• Power Infrastructure Integration: To ensure the smooth integration of renewables into the wider energy system for a cost-effective and sustainable energy transition.


15. Patratu Super Thermal Power Project

​​Super Thermal Power Station

  • These are a series of thermal power plants with a capacity of 1000MW and above.

  • Government is currently developing STPSs which will add about 100,000 Megawatt. E.g. Patratu Super Thermal Power Plant, Talcher Super Thermal Power Plant etc.


Ultra-Megawatt Power Projects

  • These power projects have the capacity of 4000MW or more. Recently, Prime Minister laid foundation stone for the first phase of Patratu Super Thermal Power Plant. About Patratu Super Thermal Power Project (STPP)

  • It is a joint venture (74:26) between Government of Jharkhand and Patratu Vidyut Utpadan Nigam Ltd. (PVUN), a subsidiary company of NTPC.

  • The project will also ensure 24X7 power supply to household under Pradhan Mantri Sahaj Bijli Har Ghar Yojana.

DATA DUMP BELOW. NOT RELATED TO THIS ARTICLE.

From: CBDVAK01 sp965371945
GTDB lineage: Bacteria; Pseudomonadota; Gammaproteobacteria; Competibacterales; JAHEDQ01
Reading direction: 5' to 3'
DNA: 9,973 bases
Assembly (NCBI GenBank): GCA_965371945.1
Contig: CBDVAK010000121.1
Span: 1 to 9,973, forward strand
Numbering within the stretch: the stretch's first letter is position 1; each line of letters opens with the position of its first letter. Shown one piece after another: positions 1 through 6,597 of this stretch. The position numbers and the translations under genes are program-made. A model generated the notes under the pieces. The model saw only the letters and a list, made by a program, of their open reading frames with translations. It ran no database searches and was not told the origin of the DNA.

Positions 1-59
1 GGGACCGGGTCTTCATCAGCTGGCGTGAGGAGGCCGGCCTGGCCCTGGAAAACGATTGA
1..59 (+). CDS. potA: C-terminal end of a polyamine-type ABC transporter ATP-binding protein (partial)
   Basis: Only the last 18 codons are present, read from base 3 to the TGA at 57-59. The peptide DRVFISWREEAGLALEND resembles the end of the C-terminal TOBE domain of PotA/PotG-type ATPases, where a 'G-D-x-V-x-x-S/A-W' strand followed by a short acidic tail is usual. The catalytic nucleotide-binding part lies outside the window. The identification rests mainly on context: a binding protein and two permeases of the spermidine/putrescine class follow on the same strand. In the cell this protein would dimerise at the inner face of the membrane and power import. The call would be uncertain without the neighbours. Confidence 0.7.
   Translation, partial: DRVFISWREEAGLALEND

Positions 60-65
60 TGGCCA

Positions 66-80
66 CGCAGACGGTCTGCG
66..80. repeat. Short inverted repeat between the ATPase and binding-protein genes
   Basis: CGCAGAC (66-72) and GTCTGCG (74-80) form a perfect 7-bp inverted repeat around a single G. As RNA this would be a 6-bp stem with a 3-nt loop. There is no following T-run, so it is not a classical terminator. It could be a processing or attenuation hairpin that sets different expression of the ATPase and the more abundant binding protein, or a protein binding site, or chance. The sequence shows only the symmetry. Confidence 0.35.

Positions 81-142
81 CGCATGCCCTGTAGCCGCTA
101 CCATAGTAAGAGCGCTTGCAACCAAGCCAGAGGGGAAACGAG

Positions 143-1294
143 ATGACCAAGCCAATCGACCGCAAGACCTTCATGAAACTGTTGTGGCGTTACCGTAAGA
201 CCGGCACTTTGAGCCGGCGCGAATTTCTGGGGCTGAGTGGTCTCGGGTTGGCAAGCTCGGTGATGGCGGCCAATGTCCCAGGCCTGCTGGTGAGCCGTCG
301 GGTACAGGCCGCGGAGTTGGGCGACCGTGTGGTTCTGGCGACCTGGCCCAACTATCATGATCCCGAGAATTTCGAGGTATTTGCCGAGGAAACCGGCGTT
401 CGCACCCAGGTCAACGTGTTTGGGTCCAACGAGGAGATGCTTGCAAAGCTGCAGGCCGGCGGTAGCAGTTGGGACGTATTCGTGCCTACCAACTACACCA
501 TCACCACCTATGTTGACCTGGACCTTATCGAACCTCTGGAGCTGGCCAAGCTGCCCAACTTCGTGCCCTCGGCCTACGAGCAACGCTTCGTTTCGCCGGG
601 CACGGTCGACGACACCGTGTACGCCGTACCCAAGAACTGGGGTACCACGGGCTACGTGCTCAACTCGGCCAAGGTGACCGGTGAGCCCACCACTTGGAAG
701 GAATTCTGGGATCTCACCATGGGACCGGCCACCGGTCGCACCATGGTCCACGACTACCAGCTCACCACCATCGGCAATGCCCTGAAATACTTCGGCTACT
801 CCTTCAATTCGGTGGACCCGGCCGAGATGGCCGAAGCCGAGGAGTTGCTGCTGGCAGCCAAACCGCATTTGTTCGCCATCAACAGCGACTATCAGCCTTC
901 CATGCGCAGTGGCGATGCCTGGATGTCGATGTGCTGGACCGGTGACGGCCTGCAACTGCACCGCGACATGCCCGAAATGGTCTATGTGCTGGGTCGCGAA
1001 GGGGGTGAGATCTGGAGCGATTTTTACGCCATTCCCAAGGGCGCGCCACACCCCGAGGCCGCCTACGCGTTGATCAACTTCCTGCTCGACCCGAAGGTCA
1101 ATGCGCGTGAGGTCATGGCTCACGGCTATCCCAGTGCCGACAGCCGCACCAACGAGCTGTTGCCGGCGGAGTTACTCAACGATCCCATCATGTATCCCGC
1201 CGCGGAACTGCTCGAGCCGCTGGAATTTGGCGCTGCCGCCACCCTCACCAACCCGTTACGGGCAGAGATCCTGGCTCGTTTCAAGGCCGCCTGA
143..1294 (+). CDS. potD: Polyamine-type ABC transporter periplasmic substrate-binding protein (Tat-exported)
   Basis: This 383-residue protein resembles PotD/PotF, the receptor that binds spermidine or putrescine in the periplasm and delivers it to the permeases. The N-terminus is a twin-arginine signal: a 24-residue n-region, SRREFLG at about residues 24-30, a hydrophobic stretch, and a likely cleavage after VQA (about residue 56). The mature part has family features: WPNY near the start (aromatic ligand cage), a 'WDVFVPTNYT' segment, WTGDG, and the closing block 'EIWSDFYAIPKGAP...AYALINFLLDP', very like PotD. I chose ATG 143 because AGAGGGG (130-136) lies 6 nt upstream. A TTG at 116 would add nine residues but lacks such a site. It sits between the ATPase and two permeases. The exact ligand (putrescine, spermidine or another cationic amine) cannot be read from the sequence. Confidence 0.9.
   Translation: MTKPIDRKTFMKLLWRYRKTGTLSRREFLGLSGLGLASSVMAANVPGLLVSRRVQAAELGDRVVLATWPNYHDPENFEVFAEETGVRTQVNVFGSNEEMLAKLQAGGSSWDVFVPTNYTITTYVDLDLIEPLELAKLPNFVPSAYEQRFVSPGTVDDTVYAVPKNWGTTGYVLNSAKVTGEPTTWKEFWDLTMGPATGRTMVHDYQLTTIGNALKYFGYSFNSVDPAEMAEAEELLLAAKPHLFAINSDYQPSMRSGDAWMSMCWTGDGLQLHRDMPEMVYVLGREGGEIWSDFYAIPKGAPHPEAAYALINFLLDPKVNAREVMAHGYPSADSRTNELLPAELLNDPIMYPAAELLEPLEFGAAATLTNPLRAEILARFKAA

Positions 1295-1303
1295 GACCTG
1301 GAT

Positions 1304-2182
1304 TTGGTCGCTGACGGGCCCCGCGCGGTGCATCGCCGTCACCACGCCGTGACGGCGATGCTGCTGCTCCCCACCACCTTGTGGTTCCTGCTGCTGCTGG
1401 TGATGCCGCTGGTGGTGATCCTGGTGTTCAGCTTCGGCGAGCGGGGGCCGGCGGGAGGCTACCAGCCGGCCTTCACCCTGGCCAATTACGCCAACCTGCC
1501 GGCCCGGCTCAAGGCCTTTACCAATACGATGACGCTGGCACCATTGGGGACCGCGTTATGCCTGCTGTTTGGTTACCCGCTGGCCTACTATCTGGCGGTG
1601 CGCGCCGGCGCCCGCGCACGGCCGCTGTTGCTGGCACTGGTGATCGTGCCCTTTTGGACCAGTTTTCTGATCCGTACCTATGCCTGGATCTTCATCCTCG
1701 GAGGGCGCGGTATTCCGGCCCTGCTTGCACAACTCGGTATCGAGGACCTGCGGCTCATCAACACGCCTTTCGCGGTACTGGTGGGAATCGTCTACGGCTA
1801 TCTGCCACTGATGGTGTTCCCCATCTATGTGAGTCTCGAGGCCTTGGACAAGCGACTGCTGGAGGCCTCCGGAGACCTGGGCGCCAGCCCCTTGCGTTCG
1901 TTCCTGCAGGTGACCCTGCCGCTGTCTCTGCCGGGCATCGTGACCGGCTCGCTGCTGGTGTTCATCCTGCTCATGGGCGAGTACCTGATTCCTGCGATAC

• Salient Features of the project include –

  • Dry ash disposal system – It is presently being used in NTPC Dadri Thermal Power Plant.

  • Zero liquid discharge system - Under this the waste water from the plant which contains salts and other impurities is evaporated and clean water is collected. The solid residue is further used for landfill purposes.

  • Air cooled condenser technology – This technology ensures that there is less water consumption and allows the exhaust steam to directly condense from steam turbine.

  • Rail loading facility for transportation of ash

  • Project is also complaint with the new emission norms with high efficiency Electrostatic Precipitator, Flue-Gas desulphurization (FGD) and Nox control emission.